Putting Maggie and Darcy to bed tonight, I was creeped out by Darcy's eyes rolling back in her head as she fell asleep while I read Little Bear's Visit. Sort of like when you see a boxer or a QB knocked unconscious--that noone's-there stare that is so scary.
This makes me think of all the drinking incidents when I was very much younger, when there was a period you don't remember, a blackout, yet you are told the next day things you did and said. It boggled my mind that a person could do and say but not remember.
That calls to mind the terror we've all known imagining a kind of sleepwalking during which we commit heinous crimes and are imprisoned for them. I'm not cut out for a stretch in the pokey.
When I lived in Naperville in my early years at the Daily Herald, I bought a bunch of hockey-goalie equipment on my credit card. At the time I had a part-time job at a Naperville coffee shop, from which some checks had been stolen. Apparently I was a suspect, and when I attained that status courtesy of the shop's owners, the police checked my recent consumer activity, and noticed the chunk I had charged for the sporting gear. Ding ding!
Two detectives came to my apartment, asked me to come in for questioning and fingerprints and and a handwriting sample, and flat-out told me they thought I did it.
That was one of those moments people describe as the ground shifting beneath them, complete with a swirling room. It felt unreal to be told a detective was certain I was guilty of a crime I knew I hadn't committed, to the point that I started wondering and fretting that indeed I had stolen checks and cashed them in a horror-novel case of Jekyll and Hyde. What if?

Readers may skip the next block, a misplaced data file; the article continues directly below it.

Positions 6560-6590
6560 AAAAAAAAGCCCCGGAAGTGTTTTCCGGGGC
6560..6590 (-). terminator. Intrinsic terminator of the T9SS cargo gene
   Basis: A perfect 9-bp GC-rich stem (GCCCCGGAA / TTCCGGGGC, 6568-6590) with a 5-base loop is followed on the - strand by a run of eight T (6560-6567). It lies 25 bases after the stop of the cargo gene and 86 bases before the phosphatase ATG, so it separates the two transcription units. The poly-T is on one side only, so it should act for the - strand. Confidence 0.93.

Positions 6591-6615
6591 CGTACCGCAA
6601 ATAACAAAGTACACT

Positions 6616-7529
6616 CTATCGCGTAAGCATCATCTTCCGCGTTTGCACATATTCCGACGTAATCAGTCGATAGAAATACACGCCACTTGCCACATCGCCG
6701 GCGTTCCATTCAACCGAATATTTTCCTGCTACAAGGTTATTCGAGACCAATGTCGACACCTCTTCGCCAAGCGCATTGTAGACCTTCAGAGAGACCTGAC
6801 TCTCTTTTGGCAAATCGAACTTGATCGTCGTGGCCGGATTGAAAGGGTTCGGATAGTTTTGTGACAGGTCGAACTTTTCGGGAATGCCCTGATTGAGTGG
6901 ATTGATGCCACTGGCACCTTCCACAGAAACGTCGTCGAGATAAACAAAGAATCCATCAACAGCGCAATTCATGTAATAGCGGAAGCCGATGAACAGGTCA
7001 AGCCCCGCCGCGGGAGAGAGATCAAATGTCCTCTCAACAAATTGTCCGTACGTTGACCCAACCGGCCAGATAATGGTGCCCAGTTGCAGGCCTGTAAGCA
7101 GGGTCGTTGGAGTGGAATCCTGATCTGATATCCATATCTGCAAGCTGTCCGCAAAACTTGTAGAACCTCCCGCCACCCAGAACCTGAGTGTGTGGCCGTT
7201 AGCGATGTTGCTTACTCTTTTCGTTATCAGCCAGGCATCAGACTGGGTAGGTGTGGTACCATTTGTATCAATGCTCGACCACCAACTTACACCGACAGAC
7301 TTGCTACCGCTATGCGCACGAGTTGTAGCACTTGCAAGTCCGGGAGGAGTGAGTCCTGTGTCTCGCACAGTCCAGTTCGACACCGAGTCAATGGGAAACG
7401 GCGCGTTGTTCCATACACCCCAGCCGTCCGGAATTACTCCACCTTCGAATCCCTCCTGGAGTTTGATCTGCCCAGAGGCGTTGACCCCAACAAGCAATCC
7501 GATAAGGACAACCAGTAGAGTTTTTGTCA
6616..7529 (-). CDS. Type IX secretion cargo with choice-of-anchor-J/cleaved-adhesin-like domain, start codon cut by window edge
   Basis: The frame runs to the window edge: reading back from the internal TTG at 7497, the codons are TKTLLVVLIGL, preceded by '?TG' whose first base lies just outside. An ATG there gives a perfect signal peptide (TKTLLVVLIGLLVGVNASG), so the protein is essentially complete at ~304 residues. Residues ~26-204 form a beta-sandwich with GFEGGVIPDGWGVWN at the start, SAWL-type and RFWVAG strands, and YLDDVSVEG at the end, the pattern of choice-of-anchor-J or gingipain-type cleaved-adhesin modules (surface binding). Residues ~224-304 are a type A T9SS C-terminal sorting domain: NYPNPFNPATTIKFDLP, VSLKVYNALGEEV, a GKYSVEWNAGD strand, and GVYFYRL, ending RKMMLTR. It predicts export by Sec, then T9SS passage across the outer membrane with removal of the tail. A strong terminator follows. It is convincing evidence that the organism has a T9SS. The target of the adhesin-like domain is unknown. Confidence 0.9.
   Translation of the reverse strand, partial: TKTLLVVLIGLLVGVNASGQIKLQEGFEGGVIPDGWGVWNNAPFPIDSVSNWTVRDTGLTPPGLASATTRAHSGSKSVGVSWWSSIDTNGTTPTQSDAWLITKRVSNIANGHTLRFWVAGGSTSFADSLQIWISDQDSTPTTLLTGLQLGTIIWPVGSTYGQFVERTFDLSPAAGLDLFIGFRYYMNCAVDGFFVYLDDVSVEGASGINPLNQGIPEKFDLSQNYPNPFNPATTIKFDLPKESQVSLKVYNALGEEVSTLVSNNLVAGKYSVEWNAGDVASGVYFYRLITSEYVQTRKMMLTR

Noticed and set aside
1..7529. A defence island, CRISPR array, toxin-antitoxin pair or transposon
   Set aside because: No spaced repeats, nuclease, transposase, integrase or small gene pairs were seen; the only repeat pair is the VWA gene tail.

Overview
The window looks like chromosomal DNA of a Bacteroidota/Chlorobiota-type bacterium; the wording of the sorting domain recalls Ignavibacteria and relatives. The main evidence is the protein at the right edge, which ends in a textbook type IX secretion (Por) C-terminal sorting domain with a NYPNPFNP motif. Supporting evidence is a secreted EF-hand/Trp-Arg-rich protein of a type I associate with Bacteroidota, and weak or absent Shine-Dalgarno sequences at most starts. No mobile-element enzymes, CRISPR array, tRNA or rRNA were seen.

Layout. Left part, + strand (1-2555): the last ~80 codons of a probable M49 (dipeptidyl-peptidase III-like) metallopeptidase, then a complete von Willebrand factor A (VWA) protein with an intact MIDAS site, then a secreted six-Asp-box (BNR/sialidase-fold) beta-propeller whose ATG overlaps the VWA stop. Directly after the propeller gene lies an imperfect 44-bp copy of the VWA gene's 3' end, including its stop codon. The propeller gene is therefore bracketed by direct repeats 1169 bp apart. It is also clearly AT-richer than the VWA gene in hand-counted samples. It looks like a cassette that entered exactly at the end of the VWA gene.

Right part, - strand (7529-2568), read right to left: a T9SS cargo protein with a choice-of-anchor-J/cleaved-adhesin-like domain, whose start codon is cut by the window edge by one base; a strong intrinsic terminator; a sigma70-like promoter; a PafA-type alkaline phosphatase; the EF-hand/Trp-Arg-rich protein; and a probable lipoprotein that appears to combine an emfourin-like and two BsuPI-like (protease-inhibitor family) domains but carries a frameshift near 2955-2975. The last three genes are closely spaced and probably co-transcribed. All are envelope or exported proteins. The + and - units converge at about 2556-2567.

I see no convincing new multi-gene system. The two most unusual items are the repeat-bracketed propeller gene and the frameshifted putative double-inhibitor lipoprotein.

I never heard from the police after that, causing me to almost call them and rage in vain at how they could incite so much grief and then not let the accused know the coast was clear. I did let the shop's owners know how I felt, though. That was a good job, once you figured out how to make lattes and cappuccinos, getting the foam just right. I must have gained 10 pounds drinking cafe mochas (hot chocolate made with coffee instead of water and topped with whip cream).
Back to original thought alert!
It wasn't the first time I had watched a kids' eyes roll up, but I didn't have a blog the other times. It's not so creepy that I don't enjoy it, because it signals a worn-out child and a soon-to-be-free adult. It makes you want to capture that moment when you yourself fall asleep, the time right after the last thing you remember. I had a knee surgery once, the only time I've been put under. That was weird, and you think about the terror some people undergoing serious surgeries experience, as their anesthesia-countdown backwards from 100 could be their last action in this realm.
Everyone's eyes roll up, not just kid's, and it's jolting on those occasions when you are falling asleep in public to think what you must look like to others. You think that staying awake is all you have to do, but barely remaining conscious has a facial expression all its own and it ain't pretty: almost-closed eyes, a head that snaps up for all to see when you nearly doze off, and if you're really unlucky, drool is involved. There's a word that sounds like its meaning, drool. Like squat. Ugliest word in the English language.
Retroactive tangent alerts!